It was snowing, and that meant shovelling out the Dietzes. I would walk backwards against the wind that howled around the big bend in the road, and then struggle up their steep driveway to the detached garage. I knew where the snow shovel was. Everything was neatly stowed, exactly where it was the previous time, as if time stopped between my visits. I also knew where the Dietzes were; in their 80's, with no family in the state, they couldn't be anywhere but in their house. Smoke from the chimney confirmed it, and I knew they would be in their kitchen.

Mr Dietze liked his long walk shoveled just so. Perfectly crisp on both sides, right to the edges of the meticulously laid blacktop. I started at the garage door, clearing the side and front of the perfect little building, then I'd start the long job of clearing the path to their front and back doors.

Halfway to the house I had opened my jacket, and the cold wind felt good. At some point Mr. Dietze would have appeared at one of the windows, and waved. By the time I finished and went inside, I was tired and damp with teenage perspiration.

"So, Clemens, you've come to try your luck again, gambling your wages, eh?" he would greet me, in his merry way, German accent around the edges even after over fifty years work in NY State as a tinsmith and roofer, now retired. I had tried to correct him about my name, but had given up. They were nearly deaf, and they just didn't remember the correction from one visit to the next. It was easier to be Clemens. I found out, later, after we had moved, that Mr. Dietze had somehow found out my real name and was puzzled and a bit hurt that I hadn't set him straight.

The air indoors seemed opaque with heat and haze. Both Mr. and Mrs. Dietze chain smoked skinny hand rolled cigarettes, filling them from big yellow tins of Top tobacco. Mrs. Dietze would set out a plate of the usual thin dusty cookies, with only the most generic of brown flavor, and Mr. Dietze and I would begin the games. I can't recall what I was offered to drink.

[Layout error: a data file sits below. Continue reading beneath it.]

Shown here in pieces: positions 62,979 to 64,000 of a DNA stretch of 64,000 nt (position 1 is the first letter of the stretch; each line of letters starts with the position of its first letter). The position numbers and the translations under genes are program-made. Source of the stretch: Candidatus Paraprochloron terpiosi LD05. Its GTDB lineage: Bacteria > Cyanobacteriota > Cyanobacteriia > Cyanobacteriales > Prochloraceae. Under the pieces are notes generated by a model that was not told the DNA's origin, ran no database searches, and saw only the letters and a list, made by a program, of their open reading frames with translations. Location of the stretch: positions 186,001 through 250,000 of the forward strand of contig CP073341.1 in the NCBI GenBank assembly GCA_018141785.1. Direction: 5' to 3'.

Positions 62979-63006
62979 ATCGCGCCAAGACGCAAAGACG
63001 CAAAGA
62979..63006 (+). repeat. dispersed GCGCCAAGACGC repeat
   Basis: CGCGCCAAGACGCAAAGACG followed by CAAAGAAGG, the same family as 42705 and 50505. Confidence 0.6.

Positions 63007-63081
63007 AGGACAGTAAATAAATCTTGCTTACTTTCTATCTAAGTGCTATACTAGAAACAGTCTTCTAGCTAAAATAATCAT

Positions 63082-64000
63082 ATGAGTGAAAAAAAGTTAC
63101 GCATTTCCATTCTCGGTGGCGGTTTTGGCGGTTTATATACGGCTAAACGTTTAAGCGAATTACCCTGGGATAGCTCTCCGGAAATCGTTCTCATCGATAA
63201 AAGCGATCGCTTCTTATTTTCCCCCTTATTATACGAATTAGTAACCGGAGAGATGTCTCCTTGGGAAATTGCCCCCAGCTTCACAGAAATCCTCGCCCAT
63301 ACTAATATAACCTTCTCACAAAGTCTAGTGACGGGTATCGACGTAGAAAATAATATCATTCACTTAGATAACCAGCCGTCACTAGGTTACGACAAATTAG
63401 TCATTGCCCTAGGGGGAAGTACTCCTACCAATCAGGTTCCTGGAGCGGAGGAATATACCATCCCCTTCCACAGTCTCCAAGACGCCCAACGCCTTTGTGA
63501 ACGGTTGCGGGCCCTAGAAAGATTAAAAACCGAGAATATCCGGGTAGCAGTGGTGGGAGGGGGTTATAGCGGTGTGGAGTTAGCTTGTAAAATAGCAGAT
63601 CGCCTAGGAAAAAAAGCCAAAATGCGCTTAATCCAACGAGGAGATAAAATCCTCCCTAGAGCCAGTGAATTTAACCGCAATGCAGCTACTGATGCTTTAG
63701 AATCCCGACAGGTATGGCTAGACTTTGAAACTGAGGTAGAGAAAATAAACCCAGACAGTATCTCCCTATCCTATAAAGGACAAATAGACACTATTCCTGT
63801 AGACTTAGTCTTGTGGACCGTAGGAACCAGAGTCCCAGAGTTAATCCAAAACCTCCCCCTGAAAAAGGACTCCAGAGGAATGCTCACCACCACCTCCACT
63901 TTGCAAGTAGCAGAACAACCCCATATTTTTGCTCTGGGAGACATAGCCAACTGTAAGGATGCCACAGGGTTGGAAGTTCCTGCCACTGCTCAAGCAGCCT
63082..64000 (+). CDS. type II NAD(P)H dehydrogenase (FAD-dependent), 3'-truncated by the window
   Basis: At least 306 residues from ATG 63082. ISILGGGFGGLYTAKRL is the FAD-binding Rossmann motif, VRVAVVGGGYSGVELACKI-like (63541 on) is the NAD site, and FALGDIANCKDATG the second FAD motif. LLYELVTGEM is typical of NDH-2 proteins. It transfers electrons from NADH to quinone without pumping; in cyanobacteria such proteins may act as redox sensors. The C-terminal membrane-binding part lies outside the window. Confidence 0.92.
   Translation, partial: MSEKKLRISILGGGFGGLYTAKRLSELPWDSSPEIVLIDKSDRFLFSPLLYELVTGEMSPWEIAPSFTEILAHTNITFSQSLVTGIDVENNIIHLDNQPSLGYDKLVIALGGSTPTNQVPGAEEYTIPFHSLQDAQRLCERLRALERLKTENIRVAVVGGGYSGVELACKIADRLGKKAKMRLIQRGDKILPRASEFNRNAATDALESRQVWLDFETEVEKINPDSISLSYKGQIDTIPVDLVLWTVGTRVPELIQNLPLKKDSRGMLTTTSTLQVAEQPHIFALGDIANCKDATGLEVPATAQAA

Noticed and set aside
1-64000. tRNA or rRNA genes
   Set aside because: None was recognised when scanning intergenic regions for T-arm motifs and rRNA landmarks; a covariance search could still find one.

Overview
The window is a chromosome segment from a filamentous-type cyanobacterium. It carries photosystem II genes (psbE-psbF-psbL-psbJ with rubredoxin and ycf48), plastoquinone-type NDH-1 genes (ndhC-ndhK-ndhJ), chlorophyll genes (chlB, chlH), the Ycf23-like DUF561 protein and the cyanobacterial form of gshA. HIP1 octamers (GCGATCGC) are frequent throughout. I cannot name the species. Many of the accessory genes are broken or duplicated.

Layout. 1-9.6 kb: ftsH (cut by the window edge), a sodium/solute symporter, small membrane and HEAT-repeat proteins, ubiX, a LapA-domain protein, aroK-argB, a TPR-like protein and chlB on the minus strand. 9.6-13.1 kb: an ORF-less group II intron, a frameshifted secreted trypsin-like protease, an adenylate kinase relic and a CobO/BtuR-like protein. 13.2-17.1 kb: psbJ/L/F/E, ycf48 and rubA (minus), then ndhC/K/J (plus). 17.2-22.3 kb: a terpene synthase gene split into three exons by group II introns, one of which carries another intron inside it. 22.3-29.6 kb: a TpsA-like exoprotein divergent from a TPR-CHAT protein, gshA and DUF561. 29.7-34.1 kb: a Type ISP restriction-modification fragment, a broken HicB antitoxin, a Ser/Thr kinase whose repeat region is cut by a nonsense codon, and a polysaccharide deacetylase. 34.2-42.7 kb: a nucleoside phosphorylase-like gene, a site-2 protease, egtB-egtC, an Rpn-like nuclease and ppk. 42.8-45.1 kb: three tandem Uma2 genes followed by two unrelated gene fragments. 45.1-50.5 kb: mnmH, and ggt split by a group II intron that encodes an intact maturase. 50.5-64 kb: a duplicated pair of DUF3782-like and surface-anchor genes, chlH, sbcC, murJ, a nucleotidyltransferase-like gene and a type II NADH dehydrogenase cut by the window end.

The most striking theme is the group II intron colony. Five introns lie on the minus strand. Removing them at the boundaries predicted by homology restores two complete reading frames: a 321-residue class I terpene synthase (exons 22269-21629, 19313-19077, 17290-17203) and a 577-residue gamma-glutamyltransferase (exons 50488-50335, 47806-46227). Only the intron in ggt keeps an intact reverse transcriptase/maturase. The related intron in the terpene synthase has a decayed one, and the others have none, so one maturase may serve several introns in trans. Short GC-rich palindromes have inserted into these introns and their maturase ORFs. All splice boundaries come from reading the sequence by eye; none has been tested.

The first time I shovelled for them and Mr Dietze suggested we play, double or nothing for my wages, I was panicked and confused. I'd just worked pretty hard for several hours for the five dollars I hoped would buy some books. My father had handed down his science fiction habit, and I had it bad, but not wanting to hurt the feelings of this puzzling, charming old man, I agreed. We played card games. We played a game where a steel ball rolls uphill as you let it slip between two metal rods, with Pluto or Neptune as your goal, so you can beat your last score of Saturn. Mars will lose you the round, for sure. We played scrabble, full of interminable pauses, and Mr Dietze making up outlandish or plausible fictitious words to see if I would call him on it. Then he would get out his big, dog-eared dictionary, eyes twinkling, and wet his thumb and look for the word, hoping that this time there might actually be such a word. Every so often he would stop to roll and light another of his skinny cigarettes - I don't recall him ever needing a match. After the first winter I knew he would always let me win, and I usually left with exactly double my wages, even though I might be double or quadruple in the hole before it all came out right, and it might be dusk before he finally let me get ahead.

The long afternoon would end with Mr. Dietze showing me his latest animal tricks. With infinite patience, he had trained his large fantail goldfish to sit in the palm of his submerged hand. He also could lure chickadees and titmice to take sunflower seeds from the corner of his mouth, or from his outstretched hand.

My final task would be to go back to the garage for two large bottles of Genesee, from the stack of cases neatly stored beside their dark blue VW fastback. He inevitably slipped me an extra dollar for this last trip.

Then I would head home, worn out, glad to have given them something different to do, but hoping it wouldn't snow again too soon. Because when I got to our house I would strip off my smoky clothes in the cold sunporch and dash upstairs for a shower, and it would take at least two days to get the smell out of my hair. Many times, in those late 70's New York winters, snowflakes would be in the air again before the last visit's smoky trace would fade from my pillow.

(Painting above is "Winter" - one of my first watercolors after I started painting again. It's always a New York winter in this piece, even though that's a North Carolina winter sky, and the trees are loblollies from a recently logged portion of Duke Forest. The stairs are just wishful thinking.)